First, make sure you outline what you’re looking for in a college experience outside of the classroom, and how that can support your academic and personal goals. For example, the student who wants to be a doctor may want a mentor (which is especially helpful for pre-professional paths), is interested in hosting study groups (great for STEM classes), and ways to have fun with classmates outside of academics (necessary for a work-life balance).
Next, do some research on exactly what the Honors Program offers students as far as community. The prompt itself gives you a good head start on what your experience will look like as you move through your studies, but a great answer to this prompt will dig deeper.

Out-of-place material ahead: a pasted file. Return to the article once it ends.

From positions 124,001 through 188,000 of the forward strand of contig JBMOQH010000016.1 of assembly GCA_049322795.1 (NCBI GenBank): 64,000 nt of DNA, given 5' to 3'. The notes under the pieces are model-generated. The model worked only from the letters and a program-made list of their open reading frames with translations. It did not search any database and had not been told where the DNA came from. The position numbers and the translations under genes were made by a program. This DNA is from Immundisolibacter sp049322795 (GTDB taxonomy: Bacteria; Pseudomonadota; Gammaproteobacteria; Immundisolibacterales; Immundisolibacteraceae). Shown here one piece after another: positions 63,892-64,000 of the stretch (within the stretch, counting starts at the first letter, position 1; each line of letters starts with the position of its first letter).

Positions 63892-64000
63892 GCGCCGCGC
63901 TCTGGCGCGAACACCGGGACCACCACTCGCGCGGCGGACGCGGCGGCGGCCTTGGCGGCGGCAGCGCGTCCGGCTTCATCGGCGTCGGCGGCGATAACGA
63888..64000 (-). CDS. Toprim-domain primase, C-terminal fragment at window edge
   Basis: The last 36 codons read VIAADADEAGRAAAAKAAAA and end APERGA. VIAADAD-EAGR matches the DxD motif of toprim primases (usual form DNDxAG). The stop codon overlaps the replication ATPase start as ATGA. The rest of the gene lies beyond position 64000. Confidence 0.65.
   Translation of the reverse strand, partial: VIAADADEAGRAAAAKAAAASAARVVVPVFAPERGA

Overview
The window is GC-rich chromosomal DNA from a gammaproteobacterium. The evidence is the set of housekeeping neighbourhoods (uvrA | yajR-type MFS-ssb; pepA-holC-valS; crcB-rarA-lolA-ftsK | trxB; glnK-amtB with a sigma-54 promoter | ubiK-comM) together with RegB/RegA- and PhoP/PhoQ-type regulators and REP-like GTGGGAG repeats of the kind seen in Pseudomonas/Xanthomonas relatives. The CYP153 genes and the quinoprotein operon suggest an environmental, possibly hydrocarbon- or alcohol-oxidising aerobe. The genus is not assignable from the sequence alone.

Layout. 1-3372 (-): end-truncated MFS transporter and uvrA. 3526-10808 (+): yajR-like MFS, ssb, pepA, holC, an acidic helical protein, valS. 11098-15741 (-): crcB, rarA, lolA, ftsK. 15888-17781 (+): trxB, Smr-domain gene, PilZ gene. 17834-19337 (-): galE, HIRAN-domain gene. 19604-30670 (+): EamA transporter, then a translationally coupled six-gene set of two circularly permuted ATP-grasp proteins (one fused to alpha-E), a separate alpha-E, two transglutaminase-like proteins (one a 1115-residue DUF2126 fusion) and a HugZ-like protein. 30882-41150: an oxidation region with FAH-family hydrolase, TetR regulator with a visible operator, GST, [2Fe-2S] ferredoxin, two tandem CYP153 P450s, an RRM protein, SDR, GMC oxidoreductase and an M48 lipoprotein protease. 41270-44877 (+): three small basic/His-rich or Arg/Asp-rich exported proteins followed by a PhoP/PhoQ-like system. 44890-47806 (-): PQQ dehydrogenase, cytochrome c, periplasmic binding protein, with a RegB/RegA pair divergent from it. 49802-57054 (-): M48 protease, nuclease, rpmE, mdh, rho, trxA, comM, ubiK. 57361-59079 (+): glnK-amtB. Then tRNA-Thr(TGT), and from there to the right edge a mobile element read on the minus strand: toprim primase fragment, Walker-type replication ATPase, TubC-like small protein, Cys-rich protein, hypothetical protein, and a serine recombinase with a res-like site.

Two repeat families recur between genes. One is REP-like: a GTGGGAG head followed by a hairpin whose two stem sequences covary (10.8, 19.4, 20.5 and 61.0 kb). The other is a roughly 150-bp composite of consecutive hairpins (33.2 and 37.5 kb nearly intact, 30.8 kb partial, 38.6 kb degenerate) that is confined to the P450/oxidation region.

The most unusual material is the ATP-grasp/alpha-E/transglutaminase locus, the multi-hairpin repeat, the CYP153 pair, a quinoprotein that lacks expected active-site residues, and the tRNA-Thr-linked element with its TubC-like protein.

Starting with the Mount Vernon campus experience, not only will Honors students live in the same residence hall, but they will live on the same two floors, meaning the Honors Program offers a built-in community both in and out of the classroom. Showcasing how this built-in community would enhance your college experience is imperative when answering this prompt. For the pre-med student, they may mention how this dorm experience will make it easy to organize study groups and meetings with peer advisors.
Be sure to also take a look at the co-curricular and social activities that the Honors Programs offers exclusively to their students. The event calendar from previous terms is a great starting place to get a look at some of the past events hosted by the program. From the 2022-23 school year, the Program hosted events such as a Fire Pits on the Quad, Soul Food events, and hikes.